Antioch hopes new Lovin Oven Cakery will spark investment downtown

If the cooler at the new Lovin Oven Cakery in Antioch were a tad larger, the space inside would equal that of the entire original storefront operation opened by Ken Slove in 1989.

“We've moved three times. We started in a 1,200-square-foot building,” said Slove, who has been tending to countless details involving the makeover of a former department store as his third location and biggest venture.

At 43,000 square feet, the enormous space on the western edge of downtown is more than seven times that of the Round Lake Beach location, where the baking for that store and another in Libertyville has been done.

Slove hopes bigger is better. So does the village, which contributed $250,000 to revive what once had been the largest Ben Franklin store in the country and hopefully spark interest in other projects and business investment.

A sneak preview for local VIPs, complete with a fountain of chocolate, is scheduled for Saturday. The store features cafe seating for 100, two party/meeting rooms and a “bridal suite” for browsing wedding cakes and products. The public opening is Tuesday.

Slove is continuing a family baking tradition. His father in 1946 opened what became a popular spot on Diversey Avenue in Chicago before moving the family and business to Lindenhurst in 1960.

Slove founded Lovin Oven in 1989 but said he ran out of room after every move. For the past three years he's searched in various communities for a suitable building to buy rather than rent.

“This came along and I really did some hard thinking about it,” Slove said of the building at 455 Lake St. By that time, it had been vacant about three years and the absentee owners in California wanted to divest.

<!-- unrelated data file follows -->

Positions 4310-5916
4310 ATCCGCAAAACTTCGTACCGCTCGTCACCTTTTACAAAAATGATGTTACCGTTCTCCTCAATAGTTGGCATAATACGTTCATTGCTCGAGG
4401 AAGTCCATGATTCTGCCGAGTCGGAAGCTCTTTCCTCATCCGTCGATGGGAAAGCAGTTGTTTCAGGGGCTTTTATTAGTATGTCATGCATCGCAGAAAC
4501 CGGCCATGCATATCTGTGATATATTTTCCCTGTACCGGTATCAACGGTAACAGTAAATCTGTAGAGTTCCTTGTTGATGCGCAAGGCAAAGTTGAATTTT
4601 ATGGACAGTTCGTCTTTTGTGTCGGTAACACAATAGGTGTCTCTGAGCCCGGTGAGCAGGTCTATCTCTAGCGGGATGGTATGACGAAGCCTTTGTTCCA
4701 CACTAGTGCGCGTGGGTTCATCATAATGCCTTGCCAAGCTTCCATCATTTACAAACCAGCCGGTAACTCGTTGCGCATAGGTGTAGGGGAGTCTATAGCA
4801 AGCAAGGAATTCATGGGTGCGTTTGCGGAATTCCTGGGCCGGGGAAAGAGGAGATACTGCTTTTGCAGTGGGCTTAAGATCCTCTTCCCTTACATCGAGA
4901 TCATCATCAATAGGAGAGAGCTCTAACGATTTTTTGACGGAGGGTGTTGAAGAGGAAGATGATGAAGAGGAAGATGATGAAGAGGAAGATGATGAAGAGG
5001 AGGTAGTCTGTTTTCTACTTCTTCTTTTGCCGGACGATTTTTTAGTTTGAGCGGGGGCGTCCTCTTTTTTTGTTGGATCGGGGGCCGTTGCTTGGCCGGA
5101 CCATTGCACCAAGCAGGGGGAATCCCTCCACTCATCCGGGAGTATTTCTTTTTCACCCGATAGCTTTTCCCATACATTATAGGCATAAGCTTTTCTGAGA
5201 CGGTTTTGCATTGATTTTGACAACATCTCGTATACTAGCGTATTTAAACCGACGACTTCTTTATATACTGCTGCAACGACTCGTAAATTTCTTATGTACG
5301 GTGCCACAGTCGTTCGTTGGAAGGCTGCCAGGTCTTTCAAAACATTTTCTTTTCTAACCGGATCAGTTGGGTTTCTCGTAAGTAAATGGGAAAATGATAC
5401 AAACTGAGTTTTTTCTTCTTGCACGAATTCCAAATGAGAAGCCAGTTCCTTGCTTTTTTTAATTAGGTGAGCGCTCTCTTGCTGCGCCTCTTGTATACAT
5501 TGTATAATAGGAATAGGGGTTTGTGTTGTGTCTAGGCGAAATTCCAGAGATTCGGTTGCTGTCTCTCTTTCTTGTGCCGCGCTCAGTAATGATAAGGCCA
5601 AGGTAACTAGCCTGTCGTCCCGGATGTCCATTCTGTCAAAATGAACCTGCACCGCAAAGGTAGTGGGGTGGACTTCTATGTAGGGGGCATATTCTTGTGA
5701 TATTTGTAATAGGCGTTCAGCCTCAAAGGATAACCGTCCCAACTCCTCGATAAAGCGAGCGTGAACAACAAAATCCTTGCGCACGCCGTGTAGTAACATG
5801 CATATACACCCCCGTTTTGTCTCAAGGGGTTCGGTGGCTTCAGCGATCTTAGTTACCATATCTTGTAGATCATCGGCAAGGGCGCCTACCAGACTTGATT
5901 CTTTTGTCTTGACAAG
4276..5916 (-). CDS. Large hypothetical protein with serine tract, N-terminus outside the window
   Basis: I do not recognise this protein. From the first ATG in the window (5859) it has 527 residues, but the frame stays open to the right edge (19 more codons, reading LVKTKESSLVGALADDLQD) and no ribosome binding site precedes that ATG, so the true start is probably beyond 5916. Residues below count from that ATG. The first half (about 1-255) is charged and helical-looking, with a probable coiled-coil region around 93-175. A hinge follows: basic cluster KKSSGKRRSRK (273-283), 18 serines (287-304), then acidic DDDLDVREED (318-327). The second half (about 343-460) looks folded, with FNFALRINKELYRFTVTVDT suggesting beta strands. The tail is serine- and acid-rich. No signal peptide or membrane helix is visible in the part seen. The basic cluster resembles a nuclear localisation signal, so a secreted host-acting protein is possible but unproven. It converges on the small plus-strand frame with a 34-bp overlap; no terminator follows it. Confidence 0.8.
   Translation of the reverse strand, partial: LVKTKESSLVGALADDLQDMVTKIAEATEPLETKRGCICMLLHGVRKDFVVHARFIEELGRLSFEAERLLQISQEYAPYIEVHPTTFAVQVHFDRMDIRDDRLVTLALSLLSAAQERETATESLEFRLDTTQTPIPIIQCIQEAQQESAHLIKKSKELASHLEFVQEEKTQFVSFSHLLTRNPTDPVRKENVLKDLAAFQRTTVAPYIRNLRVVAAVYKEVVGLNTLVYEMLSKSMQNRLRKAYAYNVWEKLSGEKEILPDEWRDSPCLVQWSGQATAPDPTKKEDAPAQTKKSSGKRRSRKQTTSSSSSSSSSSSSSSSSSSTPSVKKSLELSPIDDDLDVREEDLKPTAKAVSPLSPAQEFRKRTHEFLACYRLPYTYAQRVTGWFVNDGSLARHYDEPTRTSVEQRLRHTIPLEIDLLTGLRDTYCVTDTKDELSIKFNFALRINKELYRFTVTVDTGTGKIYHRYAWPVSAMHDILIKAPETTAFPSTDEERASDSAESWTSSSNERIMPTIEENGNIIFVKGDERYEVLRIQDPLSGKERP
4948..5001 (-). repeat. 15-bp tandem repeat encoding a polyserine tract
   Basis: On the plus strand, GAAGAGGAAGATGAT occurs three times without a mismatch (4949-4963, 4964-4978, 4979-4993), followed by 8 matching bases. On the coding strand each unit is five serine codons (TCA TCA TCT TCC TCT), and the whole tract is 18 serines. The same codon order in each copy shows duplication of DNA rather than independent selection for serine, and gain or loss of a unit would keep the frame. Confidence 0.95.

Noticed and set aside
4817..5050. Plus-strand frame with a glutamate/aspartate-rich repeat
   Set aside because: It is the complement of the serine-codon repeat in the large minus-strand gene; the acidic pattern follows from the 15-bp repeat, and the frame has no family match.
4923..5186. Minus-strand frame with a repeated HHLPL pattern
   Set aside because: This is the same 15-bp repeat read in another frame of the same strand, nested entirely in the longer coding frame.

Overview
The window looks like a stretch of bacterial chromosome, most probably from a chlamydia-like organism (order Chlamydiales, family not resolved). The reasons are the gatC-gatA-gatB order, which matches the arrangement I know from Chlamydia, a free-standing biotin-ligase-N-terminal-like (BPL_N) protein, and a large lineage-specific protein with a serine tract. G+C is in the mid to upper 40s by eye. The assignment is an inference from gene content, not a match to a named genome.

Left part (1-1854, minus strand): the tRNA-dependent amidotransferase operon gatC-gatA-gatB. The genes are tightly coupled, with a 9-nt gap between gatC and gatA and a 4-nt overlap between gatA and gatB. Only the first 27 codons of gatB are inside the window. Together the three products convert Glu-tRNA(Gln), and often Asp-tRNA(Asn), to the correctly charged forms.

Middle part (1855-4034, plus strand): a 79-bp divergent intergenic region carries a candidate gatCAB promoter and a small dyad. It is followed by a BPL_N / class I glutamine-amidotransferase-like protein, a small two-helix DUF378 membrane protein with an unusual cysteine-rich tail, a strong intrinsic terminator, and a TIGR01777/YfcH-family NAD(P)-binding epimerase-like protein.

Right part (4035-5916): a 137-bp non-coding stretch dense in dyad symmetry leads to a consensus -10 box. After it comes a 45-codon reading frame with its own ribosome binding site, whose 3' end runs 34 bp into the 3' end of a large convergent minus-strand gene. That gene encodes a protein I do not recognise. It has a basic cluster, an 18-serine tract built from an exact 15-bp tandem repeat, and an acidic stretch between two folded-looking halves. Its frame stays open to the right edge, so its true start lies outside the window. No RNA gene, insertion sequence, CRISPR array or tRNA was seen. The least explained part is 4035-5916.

“It was basically a big white elephant in downtown Antioch,” he added. “It got no attention because it needed a lot of work.” That included a new roof estimated at about $250,000.

The purchase price was right, but the overall project cost was a stretch, according to Slove. He considered backing out, but a village grant for building improvements closed the gap.

While the village also is making an investment, there is a condition that 80 percent of the grant be refunded if the bakery is out of business in two years.

“We think it will help revitalize that whole Lake Street corridor,” said Michael Garrigan, community development director. “We think Lovin Oven being there will bring some new energy.”

Indeed, survey comments show Antioch residents want a revitalized downtown, according to Diane C. Williams, director of Business Districts Inc., which has been commissioned by the village to study the area and market.

“Most important, downtown Antioch also has the opportunity to build on its established destination businesses, its vintage character and the interest of successful businesses, like Lovin Oven,” she said.

That Lovin Oven chose Antioch shows there is an opportunity in town for growing independent businesses, Williams added.

The venture, which specializes in gourmet cakes, is a homecoming of sorts for Slove, who graduated from Antioch High School and met his wife there. Vinyl covered photos and ads of the family business through the years cover a 10-by-21-foot wall across from the bridal suite.

The Antioch store is intended as the flagship, and its enormous size will offer other opportunities for products and activities, such as decorating classes.

“If there's a demand, we'll do it. If there's a niche, we'll fill it,” he said.

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  Ken Slove, owner of Lovin Oven Cakery, is opening a third location on Lake Street in Antioch. Mick Zawislak/
  Ken Slove, owner of Lovin Oven Cakery, explains some of the history of the family business as depicted on a wall of memorabilia at the flagship store in Antioch. Mick Zawislak/
  The display cases at the new Lovin Oven will be filled for the public opening next week. Mick Zawislak/
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